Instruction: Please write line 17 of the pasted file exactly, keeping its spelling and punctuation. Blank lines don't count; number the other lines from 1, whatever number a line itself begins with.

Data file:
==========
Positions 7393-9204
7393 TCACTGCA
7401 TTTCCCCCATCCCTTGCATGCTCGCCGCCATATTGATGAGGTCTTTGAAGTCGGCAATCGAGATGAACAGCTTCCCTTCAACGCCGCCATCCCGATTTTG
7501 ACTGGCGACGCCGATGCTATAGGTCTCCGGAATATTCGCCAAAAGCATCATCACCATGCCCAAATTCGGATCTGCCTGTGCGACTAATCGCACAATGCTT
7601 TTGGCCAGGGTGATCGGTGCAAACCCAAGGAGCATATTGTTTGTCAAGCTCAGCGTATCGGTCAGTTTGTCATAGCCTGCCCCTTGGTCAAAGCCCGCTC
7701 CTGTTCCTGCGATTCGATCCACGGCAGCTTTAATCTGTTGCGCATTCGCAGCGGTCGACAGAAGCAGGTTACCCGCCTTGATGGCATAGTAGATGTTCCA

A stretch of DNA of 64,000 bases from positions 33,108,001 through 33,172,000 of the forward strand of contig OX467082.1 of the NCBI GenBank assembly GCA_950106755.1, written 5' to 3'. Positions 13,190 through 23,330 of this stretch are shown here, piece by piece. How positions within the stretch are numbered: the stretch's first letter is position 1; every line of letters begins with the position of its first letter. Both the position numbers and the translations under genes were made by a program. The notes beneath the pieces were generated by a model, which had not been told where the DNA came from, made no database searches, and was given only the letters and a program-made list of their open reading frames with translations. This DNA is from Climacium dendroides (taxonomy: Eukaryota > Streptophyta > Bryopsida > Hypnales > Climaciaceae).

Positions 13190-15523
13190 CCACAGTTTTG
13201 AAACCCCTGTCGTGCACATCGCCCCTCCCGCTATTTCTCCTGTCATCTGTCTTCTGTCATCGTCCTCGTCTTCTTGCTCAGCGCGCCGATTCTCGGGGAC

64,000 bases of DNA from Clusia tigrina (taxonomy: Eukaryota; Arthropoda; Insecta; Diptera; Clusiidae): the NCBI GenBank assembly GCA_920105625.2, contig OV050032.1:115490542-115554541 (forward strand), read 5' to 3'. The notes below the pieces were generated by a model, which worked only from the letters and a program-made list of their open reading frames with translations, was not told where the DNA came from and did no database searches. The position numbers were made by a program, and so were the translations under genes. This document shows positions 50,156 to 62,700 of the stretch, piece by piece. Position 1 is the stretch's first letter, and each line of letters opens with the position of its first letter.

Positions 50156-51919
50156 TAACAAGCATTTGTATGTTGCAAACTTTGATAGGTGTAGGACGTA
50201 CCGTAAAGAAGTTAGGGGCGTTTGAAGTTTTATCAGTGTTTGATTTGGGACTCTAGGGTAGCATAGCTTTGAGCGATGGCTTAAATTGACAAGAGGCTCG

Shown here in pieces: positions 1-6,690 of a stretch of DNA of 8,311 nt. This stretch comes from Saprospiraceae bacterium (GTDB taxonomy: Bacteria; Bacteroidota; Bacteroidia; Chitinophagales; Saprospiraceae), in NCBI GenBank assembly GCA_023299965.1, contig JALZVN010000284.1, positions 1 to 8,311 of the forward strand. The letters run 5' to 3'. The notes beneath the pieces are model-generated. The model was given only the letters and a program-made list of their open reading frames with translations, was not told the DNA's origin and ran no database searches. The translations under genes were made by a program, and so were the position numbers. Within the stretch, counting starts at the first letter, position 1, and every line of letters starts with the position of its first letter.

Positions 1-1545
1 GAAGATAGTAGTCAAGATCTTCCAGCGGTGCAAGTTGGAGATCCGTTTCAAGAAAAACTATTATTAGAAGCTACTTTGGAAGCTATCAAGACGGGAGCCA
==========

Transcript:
1 GAAGATAGTAGTCAAGATCTTCCAGCGGTGCAAGTTGGAGATCCGTTTCAAGAAAAACTATTATTAGAAGCTACTTTGGAAGCTATCAAGACGGGAGCCA